We have been doing some enhancements about how we show information about SymbolClass tags in ASV (and UAE). Usually, I don’t post about technical matters like this because the info might be used by either competitors or SWF obfuscator vendors. We decided this one is sufficiently harmless, so here we go…A SWF file can contain more than one SymbolClass tag in one or more frames. For the sake of simplicity, in this post I will discuss a single SymbolClass tag in a single frame SWF. Also please assume sample symbol tags are ones that can be placed on stage (like a DefineSprite tag – a Movie Clip-, not a DefineBinaryData tag) unless stated otherwise.
As the SWF Specs state, for AS3 SWFs, SymbolClass tag creates associations between symbols in the SWF file and ActionScript 3.0 classes.
Specs further state that if the character ID entry in the SymbolClass tag is zero, then the class is associated with the main timeline of the SWF. So that’s how good ol’ document class is defined.
Apart from the ‘export’ purposes mentioned in the specs, the association means:
- When you place a symbol, which has an associated class, on stage, in Flash Pro by dragging it from the library (or using a PlaceObject tag in a SWF), its associated class instance is created and run. For example, this is how the class instance that contains frame scripts of a Movie Clip is run.
- When you create a new instance of a class, which has an associated symbol, you can place the symbol on stage using addChild() or as in case of BinaryData symbol (DefineBinaryData tag), a class that subclasses ByteArray must be associated with the symbol and the byte array will be automatically populated with the data after the class is instantiated.
The tag simply contains a list of symbol (character) IDs and associated class names.
Here is how ASV currently displays the information:
The Good: Normal Case
Normally, the entries in SymbolClass tag list, both character IDs and class names, are unique, and so the association is true both ways: When a symbol is associated with a class (Symbol -> Class), the class is also associated with the symbol (Class -> Symbol), and vice versa.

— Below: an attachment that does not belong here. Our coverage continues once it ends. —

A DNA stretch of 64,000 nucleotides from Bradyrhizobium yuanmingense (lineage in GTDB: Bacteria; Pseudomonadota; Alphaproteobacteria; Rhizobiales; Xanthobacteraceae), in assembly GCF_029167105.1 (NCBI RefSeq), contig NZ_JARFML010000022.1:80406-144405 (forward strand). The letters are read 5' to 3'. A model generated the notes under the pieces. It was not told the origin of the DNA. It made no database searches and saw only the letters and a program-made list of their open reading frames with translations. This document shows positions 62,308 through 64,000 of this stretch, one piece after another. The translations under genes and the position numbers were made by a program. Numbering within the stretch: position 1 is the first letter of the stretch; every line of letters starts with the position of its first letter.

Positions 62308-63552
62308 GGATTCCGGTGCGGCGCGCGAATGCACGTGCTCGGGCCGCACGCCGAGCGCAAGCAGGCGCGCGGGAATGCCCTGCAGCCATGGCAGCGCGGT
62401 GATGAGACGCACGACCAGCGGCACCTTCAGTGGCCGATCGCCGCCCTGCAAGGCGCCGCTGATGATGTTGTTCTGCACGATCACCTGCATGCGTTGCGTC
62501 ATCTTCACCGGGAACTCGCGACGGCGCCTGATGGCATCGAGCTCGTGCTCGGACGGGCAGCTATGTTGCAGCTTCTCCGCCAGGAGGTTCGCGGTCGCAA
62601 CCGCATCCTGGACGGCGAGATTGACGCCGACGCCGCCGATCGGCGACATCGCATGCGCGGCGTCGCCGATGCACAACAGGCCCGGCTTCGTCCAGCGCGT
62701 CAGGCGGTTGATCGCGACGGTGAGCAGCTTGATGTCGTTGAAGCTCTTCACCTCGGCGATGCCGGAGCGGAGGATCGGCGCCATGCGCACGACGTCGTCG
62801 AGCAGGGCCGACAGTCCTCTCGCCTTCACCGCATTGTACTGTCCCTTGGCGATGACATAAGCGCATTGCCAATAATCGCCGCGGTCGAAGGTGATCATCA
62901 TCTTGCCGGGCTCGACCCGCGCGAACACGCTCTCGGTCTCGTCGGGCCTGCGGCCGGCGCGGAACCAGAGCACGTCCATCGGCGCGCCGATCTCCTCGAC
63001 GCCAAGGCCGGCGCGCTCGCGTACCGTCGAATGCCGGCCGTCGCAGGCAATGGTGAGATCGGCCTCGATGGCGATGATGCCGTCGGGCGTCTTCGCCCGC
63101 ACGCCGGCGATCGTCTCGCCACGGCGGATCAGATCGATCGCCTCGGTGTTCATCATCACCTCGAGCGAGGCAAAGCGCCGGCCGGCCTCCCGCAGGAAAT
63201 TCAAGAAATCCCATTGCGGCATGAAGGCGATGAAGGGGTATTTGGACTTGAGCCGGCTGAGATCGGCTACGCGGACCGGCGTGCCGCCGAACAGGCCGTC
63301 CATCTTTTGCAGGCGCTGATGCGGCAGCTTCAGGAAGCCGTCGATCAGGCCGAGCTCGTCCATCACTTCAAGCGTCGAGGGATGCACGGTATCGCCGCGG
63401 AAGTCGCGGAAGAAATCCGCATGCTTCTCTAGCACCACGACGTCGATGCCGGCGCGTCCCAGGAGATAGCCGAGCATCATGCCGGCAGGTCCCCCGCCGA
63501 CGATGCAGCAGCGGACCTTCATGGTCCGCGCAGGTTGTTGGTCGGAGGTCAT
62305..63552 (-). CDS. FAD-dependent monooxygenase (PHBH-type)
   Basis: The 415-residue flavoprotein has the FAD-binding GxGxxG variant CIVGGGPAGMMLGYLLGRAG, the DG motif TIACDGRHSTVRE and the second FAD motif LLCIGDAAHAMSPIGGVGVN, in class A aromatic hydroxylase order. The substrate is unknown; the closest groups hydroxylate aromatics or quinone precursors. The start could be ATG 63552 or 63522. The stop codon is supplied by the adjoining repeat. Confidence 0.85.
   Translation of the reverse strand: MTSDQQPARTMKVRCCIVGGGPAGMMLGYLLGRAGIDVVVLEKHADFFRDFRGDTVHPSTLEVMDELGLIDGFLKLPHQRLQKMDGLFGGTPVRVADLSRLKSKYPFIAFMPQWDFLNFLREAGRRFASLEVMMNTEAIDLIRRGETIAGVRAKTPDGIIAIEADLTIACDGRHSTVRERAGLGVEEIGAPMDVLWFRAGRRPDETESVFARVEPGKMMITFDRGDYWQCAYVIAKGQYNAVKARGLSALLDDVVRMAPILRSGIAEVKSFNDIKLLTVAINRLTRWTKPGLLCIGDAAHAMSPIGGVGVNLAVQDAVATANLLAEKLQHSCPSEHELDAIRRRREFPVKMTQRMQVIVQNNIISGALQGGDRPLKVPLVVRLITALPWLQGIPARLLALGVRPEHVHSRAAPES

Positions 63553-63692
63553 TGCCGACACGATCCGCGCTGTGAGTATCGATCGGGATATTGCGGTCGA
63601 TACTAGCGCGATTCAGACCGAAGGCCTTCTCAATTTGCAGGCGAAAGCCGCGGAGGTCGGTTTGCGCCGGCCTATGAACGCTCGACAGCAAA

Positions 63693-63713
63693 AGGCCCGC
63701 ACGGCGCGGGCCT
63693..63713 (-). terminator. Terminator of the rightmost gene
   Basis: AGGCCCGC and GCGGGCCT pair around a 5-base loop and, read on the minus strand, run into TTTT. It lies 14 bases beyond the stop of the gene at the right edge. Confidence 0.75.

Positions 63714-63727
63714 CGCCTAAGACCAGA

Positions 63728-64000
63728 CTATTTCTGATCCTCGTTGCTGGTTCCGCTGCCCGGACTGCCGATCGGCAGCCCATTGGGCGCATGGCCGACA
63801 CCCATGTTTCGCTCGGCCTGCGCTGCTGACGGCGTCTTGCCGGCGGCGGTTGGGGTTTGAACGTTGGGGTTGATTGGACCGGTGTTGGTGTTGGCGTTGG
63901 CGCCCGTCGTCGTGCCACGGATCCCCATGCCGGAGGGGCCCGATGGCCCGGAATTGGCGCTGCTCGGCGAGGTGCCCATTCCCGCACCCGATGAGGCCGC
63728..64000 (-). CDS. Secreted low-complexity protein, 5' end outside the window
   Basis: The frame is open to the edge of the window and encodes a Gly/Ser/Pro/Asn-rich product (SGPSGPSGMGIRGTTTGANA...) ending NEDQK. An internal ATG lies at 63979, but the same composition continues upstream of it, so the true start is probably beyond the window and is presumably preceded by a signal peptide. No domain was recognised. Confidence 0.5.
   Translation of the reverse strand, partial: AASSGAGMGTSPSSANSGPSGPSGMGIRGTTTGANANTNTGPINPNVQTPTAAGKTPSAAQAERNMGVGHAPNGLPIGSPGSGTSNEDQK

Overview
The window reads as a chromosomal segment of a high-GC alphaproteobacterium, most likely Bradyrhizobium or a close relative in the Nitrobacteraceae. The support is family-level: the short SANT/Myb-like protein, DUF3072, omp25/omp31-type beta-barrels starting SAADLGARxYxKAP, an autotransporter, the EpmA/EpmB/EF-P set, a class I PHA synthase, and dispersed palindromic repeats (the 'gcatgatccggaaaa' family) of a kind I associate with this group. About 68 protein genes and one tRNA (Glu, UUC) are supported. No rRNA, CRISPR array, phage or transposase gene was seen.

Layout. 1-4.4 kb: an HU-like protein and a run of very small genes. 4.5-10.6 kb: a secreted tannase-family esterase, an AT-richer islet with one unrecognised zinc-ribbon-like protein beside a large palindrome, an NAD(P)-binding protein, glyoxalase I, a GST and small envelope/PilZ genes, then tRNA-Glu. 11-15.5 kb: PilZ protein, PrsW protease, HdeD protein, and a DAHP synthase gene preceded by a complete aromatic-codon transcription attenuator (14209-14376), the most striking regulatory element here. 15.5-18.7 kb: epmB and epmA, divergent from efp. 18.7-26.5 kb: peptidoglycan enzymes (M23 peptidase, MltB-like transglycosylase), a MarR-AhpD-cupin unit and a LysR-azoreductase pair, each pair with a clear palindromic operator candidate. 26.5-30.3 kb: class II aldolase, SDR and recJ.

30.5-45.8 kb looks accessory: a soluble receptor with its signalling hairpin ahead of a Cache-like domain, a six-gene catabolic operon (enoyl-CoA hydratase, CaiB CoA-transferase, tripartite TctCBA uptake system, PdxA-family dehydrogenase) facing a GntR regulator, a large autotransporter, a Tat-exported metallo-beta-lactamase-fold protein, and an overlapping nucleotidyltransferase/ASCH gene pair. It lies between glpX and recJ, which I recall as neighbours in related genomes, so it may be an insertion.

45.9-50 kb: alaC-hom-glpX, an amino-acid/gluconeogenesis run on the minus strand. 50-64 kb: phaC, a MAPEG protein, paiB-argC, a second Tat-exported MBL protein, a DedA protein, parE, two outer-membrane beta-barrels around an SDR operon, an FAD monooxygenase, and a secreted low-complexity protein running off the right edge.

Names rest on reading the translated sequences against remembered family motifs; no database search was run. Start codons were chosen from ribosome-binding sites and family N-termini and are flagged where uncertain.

If the character ID is 0, then the class is the document class (Class -> Main Timeline) [In this case, also Main Timeline/Document is associated with the class but that association is used automatically when main timeline is run/displayed along with the associated document class, in the first frame of a SWF file].
In a simpler world, if you only consider normal usage, for any random entry in the list, you could simply say: ‘If symbol ID is 0, class is doc class, else symbol is associated with class, and class is associated with symbol’.
The Expected: Consequences
What if, after a symbol is associated with a class, a later entry in the list has the same symbol ID to be associated with another class? First one is valid only. A symbol can only be associated with a single class (Symbol -> Class).
What if, after a class is associated with a symbol, a later entry in the list has the same class name to be associated with another symbol? First one is valid only. A class can only be associated with a single symbol (Class -> Symbol).
So a symbol associated with a class does not necessarily mean the same class is associated with the symbol. On top of this, many symbols can be associated with the same class and many classes can be associated with the same symbol.
This is much easier to see with a sample. Assume a SymbolClass tag which has 4 entries: